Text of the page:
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Wednesday, February 14, 2007

Walter Mosley Shapes His Work and World, One Book At A Time

I'm currently reading Walter Mosley's historical/science fiction novel, 47, and I have to say that I'm impressed. With 47, he manages to craft a story that acts as a history lesson, possesses the qualities of an allegory as well as a fable and keeps you turning pages. It has been many years since I've read a piece of fiction by a modern author, in which I became so immersed, that I lost track of time.

As I was reading the "Meet the Author" page on his website, I found a quote which seems to me to serve as a diplomatic and hopeful alternative to Christopher Paul Curtis' position on seeking publication in today's market:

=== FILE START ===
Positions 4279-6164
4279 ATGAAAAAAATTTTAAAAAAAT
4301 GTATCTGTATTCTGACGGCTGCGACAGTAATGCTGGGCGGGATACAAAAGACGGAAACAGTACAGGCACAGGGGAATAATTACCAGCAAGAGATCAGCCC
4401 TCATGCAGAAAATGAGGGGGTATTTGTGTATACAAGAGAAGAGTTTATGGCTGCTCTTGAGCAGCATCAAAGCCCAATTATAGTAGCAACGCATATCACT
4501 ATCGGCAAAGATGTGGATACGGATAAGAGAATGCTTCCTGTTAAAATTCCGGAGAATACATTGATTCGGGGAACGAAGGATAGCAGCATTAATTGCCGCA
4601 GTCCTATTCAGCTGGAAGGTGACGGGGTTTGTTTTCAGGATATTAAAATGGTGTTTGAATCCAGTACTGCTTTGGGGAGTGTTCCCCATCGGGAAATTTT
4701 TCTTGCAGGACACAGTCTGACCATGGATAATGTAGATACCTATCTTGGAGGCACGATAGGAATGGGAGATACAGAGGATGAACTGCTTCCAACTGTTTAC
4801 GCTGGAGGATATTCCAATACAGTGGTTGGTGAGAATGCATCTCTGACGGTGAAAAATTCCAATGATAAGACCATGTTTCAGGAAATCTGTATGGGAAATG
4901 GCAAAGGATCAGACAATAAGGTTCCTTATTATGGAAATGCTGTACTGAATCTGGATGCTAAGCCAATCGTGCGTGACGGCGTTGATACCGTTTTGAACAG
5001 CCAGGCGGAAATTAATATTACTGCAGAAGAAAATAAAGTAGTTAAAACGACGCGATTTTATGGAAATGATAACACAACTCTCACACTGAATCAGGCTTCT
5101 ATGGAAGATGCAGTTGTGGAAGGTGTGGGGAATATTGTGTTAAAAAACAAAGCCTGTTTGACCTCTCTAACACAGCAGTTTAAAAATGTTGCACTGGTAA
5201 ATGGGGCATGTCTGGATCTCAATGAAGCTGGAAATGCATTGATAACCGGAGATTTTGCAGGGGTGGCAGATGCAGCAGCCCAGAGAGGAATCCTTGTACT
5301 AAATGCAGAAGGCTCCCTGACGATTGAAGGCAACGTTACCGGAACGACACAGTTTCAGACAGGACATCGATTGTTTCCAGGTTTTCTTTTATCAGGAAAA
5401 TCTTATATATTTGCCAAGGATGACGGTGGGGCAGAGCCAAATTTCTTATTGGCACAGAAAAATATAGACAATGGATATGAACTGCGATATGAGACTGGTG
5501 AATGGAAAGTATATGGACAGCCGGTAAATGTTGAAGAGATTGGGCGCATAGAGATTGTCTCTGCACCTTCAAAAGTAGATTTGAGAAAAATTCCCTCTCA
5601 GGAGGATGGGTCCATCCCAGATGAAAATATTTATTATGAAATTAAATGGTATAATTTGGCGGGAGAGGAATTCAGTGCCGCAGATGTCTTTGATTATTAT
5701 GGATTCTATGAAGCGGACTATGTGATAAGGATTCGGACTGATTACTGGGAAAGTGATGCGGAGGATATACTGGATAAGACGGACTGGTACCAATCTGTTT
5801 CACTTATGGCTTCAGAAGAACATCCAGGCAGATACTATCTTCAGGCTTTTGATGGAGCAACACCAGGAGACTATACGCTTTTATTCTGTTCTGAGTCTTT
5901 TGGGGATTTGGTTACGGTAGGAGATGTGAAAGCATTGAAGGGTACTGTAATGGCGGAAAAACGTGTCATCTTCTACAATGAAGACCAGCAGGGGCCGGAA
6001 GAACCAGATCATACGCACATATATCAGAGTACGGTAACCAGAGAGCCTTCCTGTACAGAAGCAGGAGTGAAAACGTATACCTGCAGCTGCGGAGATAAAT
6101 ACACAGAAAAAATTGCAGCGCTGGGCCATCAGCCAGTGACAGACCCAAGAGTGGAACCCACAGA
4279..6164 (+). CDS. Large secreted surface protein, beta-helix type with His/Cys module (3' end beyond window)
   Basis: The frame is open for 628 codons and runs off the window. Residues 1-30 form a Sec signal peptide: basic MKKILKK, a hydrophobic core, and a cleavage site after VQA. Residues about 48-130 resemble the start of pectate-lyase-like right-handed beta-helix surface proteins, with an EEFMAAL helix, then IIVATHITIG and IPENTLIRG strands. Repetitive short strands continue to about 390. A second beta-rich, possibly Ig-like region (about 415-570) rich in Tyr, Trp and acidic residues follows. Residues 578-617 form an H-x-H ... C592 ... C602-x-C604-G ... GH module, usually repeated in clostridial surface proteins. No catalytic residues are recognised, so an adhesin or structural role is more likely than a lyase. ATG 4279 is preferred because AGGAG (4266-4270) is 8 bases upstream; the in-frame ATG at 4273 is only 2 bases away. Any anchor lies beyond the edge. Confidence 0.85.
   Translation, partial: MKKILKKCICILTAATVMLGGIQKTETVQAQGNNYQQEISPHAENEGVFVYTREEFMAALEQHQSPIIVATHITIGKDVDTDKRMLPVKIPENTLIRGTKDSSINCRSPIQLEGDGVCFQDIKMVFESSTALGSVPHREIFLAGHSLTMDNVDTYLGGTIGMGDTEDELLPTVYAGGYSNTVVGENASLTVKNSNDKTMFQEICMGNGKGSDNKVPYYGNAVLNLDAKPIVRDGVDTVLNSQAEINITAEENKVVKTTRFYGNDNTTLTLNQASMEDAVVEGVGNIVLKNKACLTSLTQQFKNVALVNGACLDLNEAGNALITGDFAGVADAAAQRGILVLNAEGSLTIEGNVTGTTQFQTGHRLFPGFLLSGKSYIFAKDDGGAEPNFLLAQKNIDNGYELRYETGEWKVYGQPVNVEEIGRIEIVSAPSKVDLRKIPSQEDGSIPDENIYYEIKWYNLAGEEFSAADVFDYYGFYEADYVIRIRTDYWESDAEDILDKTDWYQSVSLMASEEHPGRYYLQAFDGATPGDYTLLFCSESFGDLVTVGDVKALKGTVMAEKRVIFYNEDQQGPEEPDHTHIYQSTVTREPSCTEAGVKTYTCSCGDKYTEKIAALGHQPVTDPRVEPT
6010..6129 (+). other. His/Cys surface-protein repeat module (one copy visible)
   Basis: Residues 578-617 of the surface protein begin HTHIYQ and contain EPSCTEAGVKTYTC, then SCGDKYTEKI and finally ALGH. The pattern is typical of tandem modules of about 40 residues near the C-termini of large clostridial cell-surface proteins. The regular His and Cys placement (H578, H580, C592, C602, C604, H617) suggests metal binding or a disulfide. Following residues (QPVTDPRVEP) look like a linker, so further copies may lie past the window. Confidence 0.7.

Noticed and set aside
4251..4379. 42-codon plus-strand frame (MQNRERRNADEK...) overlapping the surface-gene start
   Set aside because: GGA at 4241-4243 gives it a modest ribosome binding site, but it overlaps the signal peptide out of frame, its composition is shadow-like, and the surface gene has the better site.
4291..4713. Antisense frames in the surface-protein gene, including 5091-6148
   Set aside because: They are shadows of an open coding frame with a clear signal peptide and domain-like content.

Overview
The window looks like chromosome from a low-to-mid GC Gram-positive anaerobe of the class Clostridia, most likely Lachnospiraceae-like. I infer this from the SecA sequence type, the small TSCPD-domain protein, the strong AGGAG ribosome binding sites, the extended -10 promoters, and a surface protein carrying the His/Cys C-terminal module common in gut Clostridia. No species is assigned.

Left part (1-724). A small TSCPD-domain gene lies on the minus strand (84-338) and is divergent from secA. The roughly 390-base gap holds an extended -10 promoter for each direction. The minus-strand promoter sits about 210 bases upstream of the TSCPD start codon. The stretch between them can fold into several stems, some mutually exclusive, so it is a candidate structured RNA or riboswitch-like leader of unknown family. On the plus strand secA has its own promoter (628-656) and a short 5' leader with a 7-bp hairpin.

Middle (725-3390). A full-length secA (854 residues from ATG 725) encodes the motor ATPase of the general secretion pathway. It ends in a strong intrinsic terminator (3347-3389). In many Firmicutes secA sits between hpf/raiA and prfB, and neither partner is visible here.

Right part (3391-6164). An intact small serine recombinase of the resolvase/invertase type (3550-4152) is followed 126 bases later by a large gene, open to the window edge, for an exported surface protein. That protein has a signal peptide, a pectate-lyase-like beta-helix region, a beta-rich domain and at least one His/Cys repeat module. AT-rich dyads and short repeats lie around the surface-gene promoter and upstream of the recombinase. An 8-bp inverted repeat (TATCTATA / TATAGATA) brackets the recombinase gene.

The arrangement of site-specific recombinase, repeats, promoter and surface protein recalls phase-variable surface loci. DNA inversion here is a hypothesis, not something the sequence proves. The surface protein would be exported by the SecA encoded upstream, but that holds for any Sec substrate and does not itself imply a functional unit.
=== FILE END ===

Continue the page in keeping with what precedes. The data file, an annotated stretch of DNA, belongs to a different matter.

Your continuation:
"The independent Black Classic Press located in Baltimore, Maryland published the prequel to the Rawlins' series Gone Fishin' in January 1997, Mosley decided to give the novel to a small black publishing house, because he felt it was important "to create a model that other writers, black or not, can look at and see that it's possible to publish a book successfully outside mainstream publishing in New York."

Click on this post's title to visit Mosley's website. You may find that his perspective makes for interesting reading.

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